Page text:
I recently had coffee with the owner of a distribution company that has enjoyed success in the past and has been trying to rekindle sales. We were talking about the key challenges he faced trying to increase revenues given the current state of the economy and afterwards he invited me to see his operations which were only a few blocks away. I agreed. When he opened the door to his loft style corporate office—which houses a little over 100 employees—I was struck by one thing: the silence. It was just too quiet. When I asked him what function these employees performed he told me all but 15 were in sales. Not good.
I immediately sensed something was wrong, and after further analysis, came to the conclusion that the size of his sales force didn’t make sense. It was too big. I have previously written about different methods for estimating the proper size of your sales force. In this case, neither method produced results that made sense given the dynamic of his industry. We instead implemented the “incremental method” for determining the size of the workforce.
The Incremental method of determining workforce size
Two key concepts studied in microeconomics are marginal cost and marginal revenue. Marginal cost refers to the cost of producing one more unit of a good. Think of it as the cost of producing the last unit. This can vary greatly from the average per unit production cost. In a typical company, the marginal cost per unit tends to go down. The more you produce of something, the cheaper it is to produce it.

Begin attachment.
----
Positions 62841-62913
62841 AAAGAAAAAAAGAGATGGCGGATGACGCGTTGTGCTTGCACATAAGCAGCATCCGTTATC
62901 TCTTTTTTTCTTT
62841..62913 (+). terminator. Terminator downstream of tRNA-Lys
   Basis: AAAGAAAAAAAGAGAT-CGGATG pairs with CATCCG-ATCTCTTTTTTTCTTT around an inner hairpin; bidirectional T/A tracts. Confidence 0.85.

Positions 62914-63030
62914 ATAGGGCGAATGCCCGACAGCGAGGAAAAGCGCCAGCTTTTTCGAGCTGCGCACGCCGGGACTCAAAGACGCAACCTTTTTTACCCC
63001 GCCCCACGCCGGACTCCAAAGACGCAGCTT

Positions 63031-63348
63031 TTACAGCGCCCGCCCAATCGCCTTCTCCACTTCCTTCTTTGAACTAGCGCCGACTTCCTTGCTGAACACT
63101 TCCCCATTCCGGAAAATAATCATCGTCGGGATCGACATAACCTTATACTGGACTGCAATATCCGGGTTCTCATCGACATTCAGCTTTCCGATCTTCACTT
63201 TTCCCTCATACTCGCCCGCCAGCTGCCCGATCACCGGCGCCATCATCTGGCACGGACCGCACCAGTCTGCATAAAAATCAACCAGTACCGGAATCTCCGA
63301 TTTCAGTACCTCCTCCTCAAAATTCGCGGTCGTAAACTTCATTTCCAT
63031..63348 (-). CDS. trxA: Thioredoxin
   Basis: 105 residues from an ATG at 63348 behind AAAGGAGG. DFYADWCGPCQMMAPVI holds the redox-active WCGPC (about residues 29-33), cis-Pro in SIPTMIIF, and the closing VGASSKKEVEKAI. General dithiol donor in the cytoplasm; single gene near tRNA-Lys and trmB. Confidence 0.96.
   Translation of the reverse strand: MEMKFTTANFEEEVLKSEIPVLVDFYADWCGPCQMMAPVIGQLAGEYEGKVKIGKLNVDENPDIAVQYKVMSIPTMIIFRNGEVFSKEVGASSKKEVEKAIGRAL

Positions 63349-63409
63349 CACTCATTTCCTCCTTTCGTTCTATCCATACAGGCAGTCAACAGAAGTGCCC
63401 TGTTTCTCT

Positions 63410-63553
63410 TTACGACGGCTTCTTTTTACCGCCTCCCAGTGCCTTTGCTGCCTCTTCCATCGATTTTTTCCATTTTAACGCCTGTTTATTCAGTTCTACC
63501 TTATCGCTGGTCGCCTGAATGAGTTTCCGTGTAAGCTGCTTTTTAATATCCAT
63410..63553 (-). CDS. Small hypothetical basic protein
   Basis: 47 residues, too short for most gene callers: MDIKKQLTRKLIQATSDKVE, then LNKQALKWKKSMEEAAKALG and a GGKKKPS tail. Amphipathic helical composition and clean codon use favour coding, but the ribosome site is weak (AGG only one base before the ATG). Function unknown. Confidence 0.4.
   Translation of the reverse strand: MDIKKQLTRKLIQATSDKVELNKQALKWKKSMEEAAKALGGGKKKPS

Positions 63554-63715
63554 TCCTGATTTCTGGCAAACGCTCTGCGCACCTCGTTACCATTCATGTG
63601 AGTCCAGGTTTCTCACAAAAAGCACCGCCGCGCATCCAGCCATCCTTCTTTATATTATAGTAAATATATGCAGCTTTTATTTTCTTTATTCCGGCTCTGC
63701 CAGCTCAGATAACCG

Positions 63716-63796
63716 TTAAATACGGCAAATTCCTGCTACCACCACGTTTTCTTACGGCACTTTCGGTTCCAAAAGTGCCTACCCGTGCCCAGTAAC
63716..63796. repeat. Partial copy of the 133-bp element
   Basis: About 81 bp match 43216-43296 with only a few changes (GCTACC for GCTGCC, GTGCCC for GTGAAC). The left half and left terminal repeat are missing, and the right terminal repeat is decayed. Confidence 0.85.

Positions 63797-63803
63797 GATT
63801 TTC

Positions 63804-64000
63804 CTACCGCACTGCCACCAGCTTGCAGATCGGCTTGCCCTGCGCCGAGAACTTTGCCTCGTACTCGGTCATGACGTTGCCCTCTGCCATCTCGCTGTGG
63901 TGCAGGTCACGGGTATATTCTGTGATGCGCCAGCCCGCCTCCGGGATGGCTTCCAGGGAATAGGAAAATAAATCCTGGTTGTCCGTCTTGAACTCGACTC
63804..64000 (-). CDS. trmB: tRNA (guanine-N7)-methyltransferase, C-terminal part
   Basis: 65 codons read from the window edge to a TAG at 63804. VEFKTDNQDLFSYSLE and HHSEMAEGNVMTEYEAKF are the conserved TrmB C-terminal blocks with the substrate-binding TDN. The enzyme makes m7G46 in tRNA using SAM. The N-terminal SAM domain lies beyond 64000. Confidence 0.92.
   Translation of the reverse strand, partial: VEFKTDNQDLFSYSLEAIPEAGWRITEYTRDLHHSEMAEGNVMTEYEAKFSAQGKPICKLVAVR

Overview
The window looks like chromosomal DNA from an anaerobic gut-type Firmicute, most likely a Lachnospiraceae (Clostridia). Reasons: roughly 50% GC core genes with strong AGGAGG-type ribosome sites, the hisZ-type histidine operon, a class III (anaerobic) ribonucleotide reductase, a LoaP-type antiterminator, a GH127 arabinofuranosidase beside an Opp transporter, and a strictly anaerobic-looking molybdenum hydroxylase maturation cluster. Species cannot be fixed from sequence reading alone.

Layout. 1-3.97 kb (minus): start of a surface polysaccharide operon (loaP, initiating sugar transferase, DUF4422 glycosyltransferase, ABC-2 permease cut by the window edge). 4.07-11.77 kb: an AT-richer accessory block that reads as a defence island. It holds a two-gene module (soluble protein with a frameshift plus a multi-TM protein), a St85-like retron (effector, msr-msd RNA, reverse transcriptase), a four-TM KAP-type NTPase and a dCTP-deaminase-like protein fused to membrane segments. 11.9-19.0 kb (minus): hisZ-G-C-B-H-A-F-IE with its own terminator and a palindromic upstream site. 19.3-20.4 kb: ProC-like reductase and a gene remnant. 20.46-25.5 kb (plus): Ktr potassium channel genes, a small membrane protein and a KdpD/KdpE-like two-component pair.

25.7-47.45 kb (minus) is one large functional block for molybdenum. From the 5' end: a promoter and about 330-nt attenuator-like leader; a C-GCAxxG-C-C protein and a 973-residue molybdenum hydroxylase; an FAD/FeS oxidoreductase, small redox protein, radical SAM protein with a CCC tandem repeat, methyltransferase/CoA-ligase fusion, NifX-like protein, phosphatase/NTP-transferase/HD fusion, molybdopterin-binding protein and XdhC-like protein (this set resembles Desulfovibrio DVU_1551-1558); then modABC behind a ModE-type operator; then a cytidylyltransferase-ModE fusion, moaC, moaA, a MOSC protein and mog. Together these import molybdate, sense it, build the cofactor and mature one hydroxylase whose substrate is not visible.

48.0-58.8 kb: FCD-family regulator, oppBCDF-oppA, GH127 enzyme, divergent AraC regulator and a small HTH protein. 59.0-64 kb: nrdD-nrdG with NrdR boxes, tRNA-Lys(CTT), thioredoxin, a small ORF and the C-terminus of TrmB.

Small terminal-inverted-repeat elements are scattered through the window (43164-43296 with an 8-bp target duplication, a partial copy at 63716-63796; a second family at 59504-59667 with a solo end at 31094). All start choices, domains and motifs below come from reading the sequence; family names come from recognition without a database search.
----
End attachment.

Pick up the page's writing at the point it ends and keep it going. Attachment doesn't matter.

Marginal revenue is the amount of money that is generated by the sale of the last unit. Marginal revenue also tends to go down as more units are produced.
In economic theory, a company should keep producing and selling goods until the marginal cost and the marginal revenue are equal. The reasoning for this is clear: As long as the marginal revenue is greater than the marginal cost, a profit is generated. Assuming you can keep making and selling more at a profit, you should do so. This trend continues until marginal revenue and marginal costs meet. After that point, you would lose money on every unit you sold since the marginal cost would exceed the marginal revenue.
Let’s apply this to the size of your sales force. When evaluating each sales person, you should determine if they are generating more in profitable sales than they cost your company. Sales people that don’t meet this criterion should be flagged for retraining and improvement. If there are no results, then they should no longer be a part of your organization. Beyond this, you should keep hiring sales people as long as the “last sales person hired” generates enough revenue to leave your company with a profit.
How are you currently setting your sales force’s size?